What I Learned Listening to Tim Ferriss Interview Derek Sivers

I listen to the Tim Ferriss Show from time to time. I find Tim’s interviews compelling and his questions insightful. I’ve usually got a page or two covered with quotes and notes, after each episode. 

Tim interviewed Derek Sivers a while back, and it’s stuck with me. Remixes and different takes on the wisdom Derek shared spring forth from the stew of ideas swirling around my mind regularly. 

I’d like to share a few of them with you here today. Below you’ll find some of my biggest takeaways from their conversation. 

  • What you know doesn’t mean squat, it’s what you do consistently that matters. You must act.
  • Expect disaster.
  • Be expensive.
  • Think slow and deliberate.
  • Think long-term. You can do everything you want. You just need foresight and patience.
  • If you feel anything less than "Hell yes!" just say, "No." Otherwise, you’ll say "Yes" to many lesser things.
  • Busy is out of control. Lack of time is a lack of priorities.

Give their conversation a listen if you’d like some context to go with these quotes. I've linked to it below. There’s no telling what great idea it might spark down the road. 

Derek Sivers on Developing Confidence, Finding Happiness and Saying “No” to Millions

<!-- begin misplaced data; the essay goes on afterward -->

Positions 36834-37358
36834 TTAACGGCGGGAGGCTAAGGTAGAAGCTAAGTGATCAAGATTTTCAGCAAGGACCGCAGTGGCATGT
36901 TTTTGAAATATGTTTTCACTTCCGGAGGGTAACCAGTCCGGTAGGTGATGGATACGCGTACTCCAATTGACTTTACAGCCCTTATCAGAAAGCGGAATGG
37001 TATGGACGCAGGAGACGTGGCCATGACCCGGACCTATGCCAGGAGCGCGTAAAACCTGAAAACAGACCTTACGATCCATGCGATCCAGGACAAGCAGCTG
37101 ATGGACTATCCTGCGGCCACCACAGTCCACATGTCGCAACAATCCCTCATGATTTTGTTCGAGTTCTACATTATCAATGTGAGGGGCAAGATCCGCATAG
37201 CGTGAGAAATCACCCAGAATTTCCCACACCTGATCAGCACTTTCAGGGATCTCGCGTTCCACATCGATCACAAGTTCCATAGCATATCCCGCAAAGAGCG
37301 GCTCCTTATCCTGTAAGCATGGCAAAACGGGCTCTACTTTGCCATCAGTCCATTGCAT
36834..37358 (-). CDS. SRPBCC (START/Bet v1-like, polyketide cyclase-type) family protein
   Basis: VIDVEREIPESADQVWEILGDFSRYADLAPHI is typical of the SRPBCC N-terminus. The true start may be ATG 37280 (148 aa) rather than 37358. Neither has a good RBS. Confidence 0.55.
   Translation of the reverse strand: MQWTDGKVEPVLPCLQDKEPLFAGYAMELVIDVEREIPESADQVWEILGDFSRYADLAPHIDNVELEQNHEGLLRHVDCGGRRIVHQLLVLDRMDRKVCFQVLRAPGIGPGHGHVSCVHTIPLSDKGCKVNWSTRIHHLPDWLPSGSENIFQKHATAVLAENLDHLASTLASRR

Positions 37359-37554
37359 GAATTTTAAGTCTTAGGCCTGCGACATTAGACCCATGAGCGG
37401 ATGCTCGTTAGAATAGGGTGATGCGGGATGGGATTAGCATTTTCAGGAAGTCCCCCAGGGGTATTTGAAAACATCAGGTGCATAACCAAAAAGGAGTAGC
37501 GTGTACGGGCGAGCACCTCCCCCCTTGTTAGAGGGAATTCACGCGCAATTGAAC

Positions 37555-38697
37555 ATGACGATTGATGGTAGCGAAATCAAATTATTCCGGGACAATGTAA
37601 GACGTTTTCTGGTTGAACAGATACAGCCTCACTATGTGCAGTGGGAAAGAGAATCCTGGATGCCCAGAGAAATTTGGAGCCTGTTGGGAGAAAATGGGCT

Today's Enemy And Tomorrow's Friend

While reading books, blog posts and trying to learn in general, one comes across sentences and ideas that bear particular relevance to the present. This can be remarkably stunning when the persons involved are long dead. What’s captured in those moments is the essence of human nature. That collection of values and principles hard wired into our very souls. 

Respect is one of the many shared and treasured values of mankind. You find it in every culture and people group throughout history. Respect for one’s elders. Respect for one’s family. Respect for one’s self. Respect even for one’s enemies.  

“From Cyrus through Alexander,” Steven Pressfield said, “to the Greeks and Romans and on down to Rommel and the Afrika Korps, today’s enemy was considered tomorrow’s potential friend—and thus granted his full humanity.” 

Said another way, today’s enemy should be seen a likely friend tomorrow—and treated with both dignity and respect.

How do we measure up? Are we succeeding in treating our enemies respectfully? 

It seems we are far too quick to demonize and dehumanize our rivals. 

How can we unite, work together and be friends again after such brutal attacks? 

Who wins if everyone only serves to ratchet things up in a never ending game of one-ups-manship?

An eye for an eye and a tooth for a tooth leaves a blind and slobbery world in the end.

I’m for ratcheting things down, lowering the temperature and introducing respect back into the conversation. 

Because the other game isn’t one we should be playing in the first place. 

It requires discipline to hold your tongue and to listen instead of speaking. It takes discipline to control your emotions and respond instead of react. 

Engage discipline. Bring it to bear on your conversations with your enemy. In the end, it might save more than your neck. It might just save your country as well.